Another thing that American workers could definitely do: take older has guzzling domestic cars and swap out the engines with electric and by the versions. Some said it wouldn’t work. But if you were going to drive around an SUV or other suburban tank, why not drive another vehicle that might be large but better for the environment.
Shelle did not visit the facilities where this work was done. It was happening in Mississippi and in Ohio and wherever else it needed to happen.
Even if she couldn’t go there, she could hear the sound of doors opening.
At the end of a few months of this, Shelle lay down at night and closed her eyes as happy as she’d ever been. Her toes tingles with the joy of creation. She wanted to sing, and started with a sustained hummm.
The night nurse wrote in her log that patient Michelle de Loggia stopped breathing at 1 AM on November 1st. 10 weeks on a respirator and a feeding tube. The nurse asked her colleague for any more background information. The patient had been on her way to work one morning when she was hit by a bus, one block from the office. What a shame. Perhaps. The nurse recognized the name of the corporation. They had been in the news for a severe wave of layoffs. If anything, the corporation’s public statements of mourning and support for Michelle’s family had helped distract some of the negative publicity. They had even paid medical expenses, until a distant relative emerged with a living will that showed the patient did not wish to have her life prolonged in this way. a quick search online showed this relative at a press conference demanding we search our souls for any good that could one of non-stop dreaming with a dysfunctional cerebellum. Well, how could she know?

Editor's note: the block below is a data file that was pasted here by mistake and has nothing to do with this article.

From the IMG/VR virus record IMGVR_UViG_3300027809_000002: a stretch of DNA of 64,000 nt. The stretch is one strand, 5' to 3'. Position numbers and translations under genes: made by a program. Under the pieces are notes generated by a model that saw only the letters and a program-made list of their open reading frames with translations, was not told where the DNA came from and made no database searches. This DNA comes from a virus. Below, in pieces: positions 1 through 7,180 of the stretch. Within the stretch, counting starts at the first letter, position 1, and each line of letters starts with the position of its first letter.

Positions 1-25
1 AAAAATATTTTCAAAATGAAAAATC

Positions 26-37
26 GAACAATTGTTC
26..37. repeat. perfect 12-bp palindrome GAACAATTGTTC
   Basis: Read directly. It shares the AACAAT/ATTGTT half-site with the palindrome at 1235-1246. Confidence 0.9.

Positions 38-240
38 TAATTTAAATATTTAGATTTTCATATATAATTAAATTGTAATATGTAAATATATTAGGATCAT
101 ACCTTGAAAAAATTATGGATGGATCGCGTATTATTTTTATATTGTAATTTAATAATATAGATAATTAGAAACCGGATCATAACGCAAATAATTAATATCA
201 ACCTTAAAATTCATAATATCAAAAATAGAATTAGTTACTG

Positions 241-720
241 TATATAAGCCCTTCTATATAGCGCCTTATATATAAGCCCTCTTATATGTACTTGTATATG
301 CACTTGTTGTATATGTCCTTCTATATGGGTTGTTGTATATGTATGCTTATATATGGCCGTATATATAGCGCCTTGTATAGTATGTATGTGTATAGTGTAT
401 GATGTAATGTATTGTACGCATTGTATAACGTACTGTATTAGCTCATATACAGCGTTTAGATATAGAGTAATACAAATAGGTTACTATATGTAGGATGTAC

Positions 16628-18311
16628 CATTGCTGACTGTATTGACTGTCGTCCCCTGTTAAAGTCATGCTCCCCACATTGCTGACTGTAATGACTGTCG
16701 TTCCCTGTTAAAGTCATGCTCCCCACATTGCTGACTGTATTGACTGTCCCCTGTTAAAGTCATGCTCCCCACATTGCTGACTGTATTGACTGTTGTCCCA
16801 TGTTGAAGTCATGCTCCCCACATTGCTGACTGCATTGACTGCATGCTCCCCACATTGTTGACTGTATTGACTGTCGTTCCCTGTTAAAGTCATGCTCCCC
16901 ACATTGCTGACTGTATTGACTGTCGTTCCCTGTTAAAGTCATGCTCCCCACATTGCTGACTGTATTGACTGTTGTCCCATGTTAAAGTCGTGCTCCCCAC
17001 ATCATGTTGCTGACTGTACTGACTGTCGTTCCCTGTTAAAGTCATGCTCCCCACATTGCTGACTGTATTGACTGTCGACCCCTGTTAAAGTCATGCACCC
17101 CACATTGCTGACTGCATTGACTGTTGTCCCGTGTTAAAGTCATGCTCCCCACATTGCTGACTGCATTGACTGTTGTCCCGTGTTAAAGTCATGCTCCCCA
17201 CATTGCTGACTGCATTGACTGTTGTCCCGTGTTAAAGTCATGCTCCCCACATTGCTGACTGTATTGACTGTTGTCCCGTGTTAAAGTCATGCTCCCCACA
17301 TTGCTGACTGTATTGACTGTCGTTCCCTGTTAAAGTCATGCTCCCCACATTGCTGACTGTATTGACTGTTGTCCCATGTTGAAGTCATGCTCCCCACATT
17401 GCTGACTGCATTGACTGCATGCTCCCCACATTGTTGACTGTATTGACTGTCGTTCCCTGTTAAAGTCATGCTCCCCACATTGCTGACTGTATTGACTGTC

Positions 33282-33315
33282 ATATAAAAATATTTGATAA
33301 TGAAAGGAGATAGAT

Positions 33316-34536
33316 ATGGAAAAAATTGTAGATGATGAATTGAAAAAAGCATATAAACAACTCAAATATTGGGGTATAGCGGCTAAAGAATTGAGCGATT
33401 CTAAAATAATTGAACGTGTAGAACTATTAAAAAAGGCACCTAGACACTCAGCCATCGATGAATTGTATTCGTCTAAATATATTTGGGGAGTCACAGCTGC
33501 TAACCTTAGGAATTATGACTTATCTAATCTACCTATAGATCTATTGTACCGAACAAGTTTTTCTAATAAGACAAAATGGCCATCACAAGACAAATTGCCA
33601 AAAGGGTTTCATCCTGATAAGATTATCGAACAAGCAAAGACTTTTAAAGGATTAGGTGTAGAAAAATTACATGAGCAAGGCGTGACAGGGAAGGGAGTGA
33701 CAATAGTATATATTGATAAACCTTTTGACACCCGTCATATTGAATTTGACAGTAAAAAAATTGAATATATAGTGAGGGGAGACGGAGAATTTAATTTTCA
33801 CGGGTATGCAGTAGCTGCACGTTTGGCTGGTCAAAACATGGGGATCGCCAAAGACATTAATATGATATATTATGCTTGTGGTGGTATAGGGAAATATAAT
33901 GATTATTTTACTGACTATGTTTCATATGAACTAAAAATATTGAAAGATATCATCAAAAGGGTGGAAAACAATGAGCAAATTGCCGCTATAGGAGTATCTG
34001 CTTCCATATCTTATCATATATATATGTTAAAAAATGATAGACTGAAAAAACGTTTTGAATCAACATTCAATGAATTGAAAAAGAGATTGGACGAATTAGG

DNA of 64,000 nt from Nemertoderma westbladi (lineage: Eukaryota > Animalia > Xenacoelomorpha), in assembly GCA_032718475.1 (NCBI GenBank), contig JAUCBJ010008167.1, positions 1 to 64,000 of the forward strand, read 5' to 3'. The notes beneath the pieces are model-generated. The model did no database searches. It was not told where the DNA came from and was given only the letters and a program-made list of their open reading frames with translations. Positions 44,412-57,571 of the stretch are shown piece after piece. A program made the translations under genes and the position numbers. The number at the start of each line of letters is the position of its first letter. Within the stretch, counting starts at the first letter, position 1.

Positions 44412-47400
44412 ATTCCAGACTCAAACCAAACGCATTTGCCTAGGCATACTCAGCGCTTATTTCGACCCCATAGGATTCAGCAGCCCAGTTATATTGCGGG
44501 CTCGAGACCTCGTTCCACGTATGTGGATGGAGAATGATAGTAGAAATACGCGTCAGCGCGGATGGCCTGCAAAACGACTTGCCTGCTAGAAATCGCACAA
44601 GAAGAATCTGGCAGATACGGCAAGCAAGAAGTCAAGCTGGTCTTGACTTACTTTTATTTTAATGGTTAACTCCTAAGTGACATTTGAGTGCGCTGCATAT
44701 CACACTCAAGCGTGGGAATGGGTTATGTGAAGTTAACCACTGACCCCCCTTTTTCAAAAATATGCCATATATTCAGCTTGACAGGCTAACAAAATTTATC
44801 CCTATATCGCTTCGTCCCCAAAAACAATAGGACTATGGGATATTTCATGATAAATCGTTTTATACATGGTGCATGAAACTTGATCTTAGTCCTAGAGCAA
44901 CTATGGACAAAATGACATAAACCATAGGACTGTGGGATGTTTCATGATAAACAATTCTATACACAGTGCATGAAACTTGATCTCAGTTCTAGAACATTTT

That plaintive hummm of the flatlining vitals.